Apple Pay, Further Thoughts

I’d promised more thought on Apple Pay after I’d read and thought about it a bit more. That reading and thinking continues, but with an update overdue  I offer a few thoughts.  For  clarity, I’ll use the term “proximity payment” to mean paying at a physical point of sale; “remote payments” for buying through a mobile device, with no other hardware needed, and “in-App payments” are remote, but don’t use a browser.

Apple Pay is neither the vindication nor savior of NFC

Apple has traditionally controlled as much as it can of any area entered– this hurt them when Windows was ascendant but has allowed them to create singularly seamless customer experiences.  The iPhone started to change this, with its dependence on mobile networks, and Apple Pay has taken it the trend further.   Apple knows this and worked assiduously to reach agreements with parties in payments– something neither Google nor PayPal have been able to do.  That agreement shared the burden of getting Apple Pay off the ground, made the value proposition stronger, but also meant accommodating the other parties.  NFC is one of those accommodations.

Apple Pay’s launch with NFC gladdens the hearts of the networks, equipment manufacturers, and perhaps a few merchants who’d invested in it.  But Apple doesn’t really care how the device talks to the POS– I expect we’ll soon see something with Bluetooth LE and even sooner with 2-d barcodes.  Moreover, the fact that Apple is using NFC at the launch of  Apple Pay is far from enough incentive to move many unconvinced merchant  to invest NFC.

If you had a whole lot of terminals to replace, would you replace them all, and retrain your staff,  just because new iPhones can pay with NFC?   Particularly when you being urged at the same time to retrain you staff on the particulars of chip cards?

Apple Pay will not become a preferred way to pay at POS any time soon

Cherian Abraham’s recent piece made many points about Apple pay, some of which I still don’t understand, but one I get and agree with is that changing consumer payment behavior takes time.  Most iPhone users do not go to Macy’s often enough to change what they do when they want to pay– they’ll continue to reach for their cards.  McDonald’s could do the trick for iPhone 6 owners who eat regularly at McD’s, but if you don’t fall into that category paying with the phone will be just a novelty.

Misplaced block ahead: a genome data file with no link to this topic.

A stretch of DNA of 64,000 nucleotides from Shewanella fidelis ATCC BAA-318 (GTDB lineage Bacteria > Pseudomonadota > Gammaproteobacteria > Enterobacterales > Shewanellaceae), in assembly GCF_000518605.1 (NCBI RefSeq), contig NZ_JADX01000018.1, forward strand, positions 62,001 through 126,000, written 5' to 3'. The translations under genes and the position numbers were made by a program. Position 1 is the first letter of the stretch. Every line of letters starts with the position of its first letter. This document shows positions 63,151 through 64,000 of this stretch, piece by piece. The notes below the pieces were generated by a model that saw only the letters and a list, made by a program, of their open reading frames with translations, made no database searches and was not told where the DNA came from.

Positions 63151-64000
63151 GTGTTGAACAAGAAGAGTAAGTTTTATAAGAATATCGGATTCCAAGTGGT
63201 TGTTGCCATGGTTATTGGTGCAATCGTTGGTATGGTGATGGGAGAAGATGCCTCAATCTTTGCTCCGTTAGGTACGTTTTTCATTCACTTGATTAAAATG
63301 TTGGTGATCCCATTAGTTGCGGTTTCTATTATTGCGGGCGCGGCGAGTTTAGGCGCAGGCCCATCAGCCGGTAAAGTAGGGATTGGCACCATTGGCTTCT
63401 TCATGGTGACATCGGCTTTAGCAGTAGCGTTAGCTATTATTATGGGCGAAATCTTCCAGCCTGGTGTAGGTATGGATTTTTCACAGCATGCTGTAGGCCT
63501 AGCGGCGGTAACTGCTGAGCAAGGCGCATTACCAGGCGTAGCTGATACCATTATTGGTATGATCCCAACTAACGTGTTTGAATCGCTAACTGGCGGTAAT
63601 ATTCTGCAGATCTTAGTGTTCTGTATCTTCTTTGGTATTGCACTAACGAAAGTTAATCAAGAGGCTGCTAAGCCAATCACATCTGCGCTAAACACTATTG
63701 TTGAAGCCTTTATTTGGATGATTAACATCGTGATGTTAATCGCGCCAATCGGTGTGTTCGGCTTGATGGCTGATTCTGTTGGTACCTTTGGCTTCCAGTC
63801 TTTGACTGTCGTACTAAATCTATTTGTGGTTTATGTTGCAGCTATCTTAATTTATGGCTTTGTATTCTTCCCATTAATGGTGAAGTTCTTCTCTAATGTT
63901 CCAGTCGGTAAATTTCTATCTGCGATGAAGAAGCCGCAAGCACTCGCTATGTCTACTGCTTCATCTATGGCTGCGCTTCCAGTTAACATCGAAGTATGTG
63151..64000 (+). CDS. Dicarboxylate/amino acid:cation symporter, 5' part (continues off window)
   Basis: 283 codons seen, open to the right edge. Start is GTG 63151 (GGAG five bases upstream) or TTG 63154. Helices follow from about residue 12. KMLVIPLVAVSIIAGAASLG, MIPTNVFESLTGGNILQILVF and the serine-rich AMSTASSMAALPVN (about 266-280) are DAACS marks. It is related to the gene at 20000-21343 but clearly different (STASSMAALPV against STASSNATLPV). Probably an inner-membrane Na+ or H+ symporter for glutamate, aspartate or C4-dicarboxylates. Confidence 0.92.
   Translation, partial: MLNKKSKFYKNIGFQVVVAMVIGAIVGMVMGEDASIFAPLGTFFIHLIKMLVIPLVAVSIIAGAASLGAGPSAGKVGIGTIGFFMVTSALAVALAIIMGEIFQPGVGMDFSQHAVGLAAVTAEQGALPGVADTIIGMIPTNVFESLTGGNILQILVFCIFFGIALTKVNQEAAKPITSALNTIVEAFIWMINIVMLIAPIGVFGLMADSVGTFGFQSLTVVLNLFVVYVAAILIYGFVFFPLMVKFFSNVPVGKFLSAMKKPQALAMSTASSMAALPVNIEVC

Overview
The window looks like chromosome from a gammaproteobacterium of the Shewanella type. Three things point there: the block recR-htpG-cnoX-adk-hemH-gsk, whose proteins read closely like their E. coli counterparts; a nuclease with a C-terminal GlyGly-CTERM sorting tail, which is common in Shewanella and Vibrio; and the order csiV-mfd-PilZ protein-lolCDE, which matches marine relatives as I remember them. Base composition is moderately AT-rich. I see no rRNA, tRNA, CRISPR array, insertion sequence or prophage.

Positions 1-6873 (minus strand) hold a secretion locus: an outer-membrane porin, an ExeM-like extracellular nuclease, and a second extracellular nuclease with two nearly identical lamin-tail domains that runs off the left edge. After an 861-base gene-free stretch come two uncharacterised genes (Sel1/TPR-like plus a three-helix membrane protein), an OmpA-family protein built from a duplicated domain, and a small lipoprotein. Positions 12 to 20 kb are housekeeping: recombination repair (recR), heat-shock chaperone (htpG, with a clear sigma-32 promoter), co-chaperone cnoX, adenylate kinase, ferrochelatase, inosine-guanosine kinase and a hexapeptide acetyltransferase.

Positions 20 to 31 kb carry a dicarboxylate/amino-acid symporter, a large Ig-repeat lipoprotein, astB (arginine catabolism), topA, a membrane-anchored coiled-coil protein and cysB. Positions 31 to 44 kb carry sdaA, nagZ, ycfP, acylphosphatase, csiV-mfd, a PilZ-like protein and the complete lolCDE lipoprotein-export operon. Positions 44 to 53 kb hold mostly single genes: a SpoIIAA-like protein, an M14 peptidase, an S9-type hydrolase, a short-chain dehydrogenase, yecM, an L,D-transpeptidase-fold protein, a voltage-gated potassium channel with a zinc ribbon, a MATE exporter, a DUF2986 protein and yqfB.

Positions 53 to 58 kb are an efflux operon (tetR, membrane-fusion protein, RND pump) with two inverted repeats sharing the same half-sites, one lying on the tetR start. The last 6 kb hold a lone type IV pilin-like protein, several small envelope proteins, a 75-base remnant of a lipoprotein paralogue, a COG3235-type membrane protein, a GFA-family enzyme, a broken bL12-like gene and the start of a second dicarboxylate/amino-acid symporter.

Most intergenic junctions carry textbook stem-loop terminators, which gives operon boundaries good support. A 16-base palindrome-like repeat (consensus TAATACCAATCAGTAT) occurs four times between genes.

As I wrote in 2013, successful wallets to date have all been merchant-centric: buying a coffee and getting rewards, buying a meal and avoiding a queue to order, betting through the transit turnstile quickly.  I can’t think of any wallets that have succeeded by just replacing a  swipe with a tap.

So Apple Pay will make the chicken-egg challenge a bit easier, but won’t remove it.

Apple Pay’s in-App capability is a bigger deal than its proximity payments

Sure, tap and go gets the buzz, but it has the most baggage.  Most important, proximity payments must displace something that works really well today– swiping a card.  And as noted in the prior section, that won’t be easy.  But buying something on your phone– that doesn’t work at all well, except in a few cases, Amazon being the most familiar.

Now imagine an one-click checkout (which, if you read into Apple’s fine print, you’ll see they have licensed from Amazon) in pretty much any app.  You can browse and buy with ease.  And a merchant could set something up like you find in an Apple store, where you can wander, find what you like, pay via your phone, pick up the item then leave, without visiting a counter or register.  Now imagine you’re s merchant thinking about the next investment– you could buy a whole bunch of new POS systems with EMV and mobile, or you could invest in a app that allows purchase and cut back on the number of checkouts.

Tokenization plus in-App payment should scare issuers

Merchants pay a higher interchange fee for remote (“card not present” or CNP) payment than for purchase at the register (“card present” or CP).  The roots of this are the notion that a purchase by something giving you a piece of plastic is less risky than one made through a website.  So the website purchase cost the merchant a bit more, which go directly to the card issuing bank.

That might have made sense one time, but does less and less. And with the security Apple Pay has included– so that the actual payment number is never present on the mobile device– it make even less sense to charge more.  Combined with other pressure from restive merchant, Apple Pay will help eliminate the premium for CNP payments.  And that will decree issuer revenue.

Which makes it harder to understand why issuers are voluntarily giving Apple 15 bps for Apple Pay transactions. All I can think is that Apple’s reputation and issuer fear of being left out of Apple’s wallet made it impossible for issuers to resist joining once a single issuer had agreed.

This world changes rapidly.  More to come.






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